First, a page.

Jonah always has one beta in a small, but properly filtered, fish tank on his bureau. If you know about betas, you know that they are beautiful fish. Unfortunately, you can only have one of them because male betas will fight each other to the death. You can put them in in a tank with other fish, but they prefer to stay by themselves, and other fish just really dirty up a tank, so we have always just had 10-15 gallon tanks with one beta. To me it is symbolic of Jonah’s own relationship with the world.
Betas live a few years in a clean, captive environment, and Jonah’s latest (Adam) has outlived most, but now he is starting to die. He’s a beautiful all black beta with a small fleck of white on his back, and he really has grown on me. But we’ve had enough fish through the years to recognize what a fish death looks like. Adam was also the kind of beta who could hear me coming, and he would playfully swim out to the side of the tank. Logic tells me he is doing so because he wants me to feed him, but a small part of me thinks he is just excited to see me.
The last few days when I walk in Jonah’s room, Adam is hiding in the plastic reef. The first morning he was somewhat responsive. It took a few minutes of tapping on the tank but he eventually swam out to see me, but then he quickly returned to the reef. During these first few mornings, his swimming was quick and jaunty, indicating that he is having problems swimming in the water. I asked Jonah about it, and in the beginning he would tell me Adam was eating. But about a week later, Adam is always in the reef when I walk in, and when he does swim out, he ends up close to the filter. I try and prepare Jonah for the end.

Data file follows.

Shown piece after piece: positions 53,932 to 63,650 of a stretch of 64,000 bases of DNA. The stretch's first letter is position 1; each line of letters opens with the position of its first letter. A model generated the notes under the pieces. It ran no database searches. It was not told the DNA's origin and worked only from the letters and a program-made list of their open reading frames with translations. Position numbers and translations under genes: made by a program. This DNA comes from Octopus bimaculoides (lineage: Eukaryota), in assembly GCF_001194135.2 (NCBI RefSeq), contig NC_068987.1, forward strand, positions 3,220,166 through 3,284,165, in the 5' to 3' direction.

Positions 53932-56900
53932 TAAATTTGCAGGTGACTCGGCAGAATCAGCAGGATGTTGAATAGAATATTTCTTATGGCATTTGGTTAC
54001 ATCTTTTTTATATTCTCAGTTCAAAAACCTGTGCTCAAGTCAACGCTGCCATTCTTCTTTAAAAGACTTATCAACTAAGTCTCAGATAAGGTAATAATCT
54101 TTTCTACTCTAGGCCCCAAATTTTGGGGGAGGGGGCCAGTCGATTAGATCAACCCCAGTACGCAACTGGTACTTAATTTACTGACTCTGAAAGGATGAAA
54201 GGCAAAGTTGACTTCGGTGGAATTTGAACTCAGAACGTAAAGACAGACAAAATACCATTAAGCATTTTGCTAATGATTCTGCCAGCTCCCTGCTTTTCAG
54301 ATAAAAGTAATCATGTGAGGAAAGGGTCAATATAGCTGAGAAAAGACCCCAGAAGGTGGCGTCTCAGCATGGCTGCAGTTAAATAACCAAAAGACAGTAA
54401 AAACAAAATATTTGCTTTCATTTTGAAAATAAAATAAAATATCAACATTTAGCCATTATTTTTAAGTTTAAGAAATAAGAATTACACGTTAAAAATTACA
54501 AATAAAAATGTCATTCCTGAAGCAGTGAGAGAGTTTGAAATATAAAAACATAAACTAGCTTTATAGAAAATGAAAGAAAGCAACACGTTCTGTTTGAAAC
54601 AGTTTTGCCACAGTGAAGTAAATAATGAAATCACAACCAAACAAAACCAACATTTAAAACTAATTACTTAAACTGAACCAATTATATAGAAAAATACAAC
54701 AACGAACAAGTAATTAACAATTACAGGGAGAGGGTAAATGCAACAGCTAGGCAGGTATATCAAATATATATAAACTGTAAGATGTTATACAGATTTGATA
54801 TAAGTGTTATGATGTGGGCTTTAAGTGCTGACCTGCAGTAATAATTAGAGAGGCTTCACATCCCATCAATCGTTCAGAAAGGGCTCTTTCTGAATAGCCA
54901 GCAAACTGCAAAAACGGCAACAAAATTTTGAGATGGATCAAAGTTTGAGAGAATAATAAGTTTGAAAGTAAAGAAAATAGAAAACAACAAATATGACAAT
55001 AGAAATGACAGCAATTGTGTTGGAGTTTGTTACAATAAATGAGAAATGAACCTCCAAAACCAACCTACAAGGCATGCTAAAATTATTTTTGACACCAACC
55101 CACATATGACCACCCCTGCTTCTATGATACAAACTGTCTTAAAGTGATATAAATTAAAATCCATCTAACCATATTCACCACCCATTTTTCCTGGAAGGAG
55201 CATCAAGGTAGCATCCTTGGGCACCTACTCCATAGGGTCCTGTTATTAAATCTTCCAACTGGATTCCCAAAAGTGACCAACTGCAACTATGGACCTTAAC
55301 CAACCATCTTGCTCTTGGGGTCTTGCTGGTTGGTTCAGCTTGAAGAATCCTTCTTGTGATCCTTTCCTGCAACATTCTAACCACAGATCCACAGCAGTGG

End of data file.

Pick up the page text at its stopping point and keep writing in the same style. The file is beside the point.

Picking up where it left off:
Today, Adam was just laying on the ground. Barely moving.
“I haven’t seen him in awhile, Mom,” Jonah says from the darkness of his bed. I look into the tank, carefully lit by the green LED light from above. Adam is barely moving, but I can see he is still breathing.
“I see him, buddy. He’s on the floor of the tank,” I answer, unable to look away. I feel so bad that he is dying alone down there without anyone or anything. I suddenly realize how much I am going to miss him. It seems silly. He’s a fish. He’s a tiny fish at that. He’s not a huge pond koi. He’s not even as expressive and exuberant as a gold fish. “But I think it’s important for you to get ready.”
He turns over and covers his face with his arm. I am not sure if he is crying.
“This is the worst day,” he says.
“It’s not the worst day, but it might be a sad one, J,” I respond. “It’s okay.” Though I don’t feel very okay. I explain that he should probably say a few words to Adam before he goes to school. There is a good chance he will not be alive when we return. I start turning over in my mind if I should contact his teacher or not. I decide against it. “Love you, buddy,” I say as I kiss a partially covered, but wet cheek.
“Love you, too, Mum,” he says tearfully in his fake English accent he uses when he feels terrible.
I closed his door and walked towards the steps feeling much sadder than I would like on this cold January morning.
Love and Light.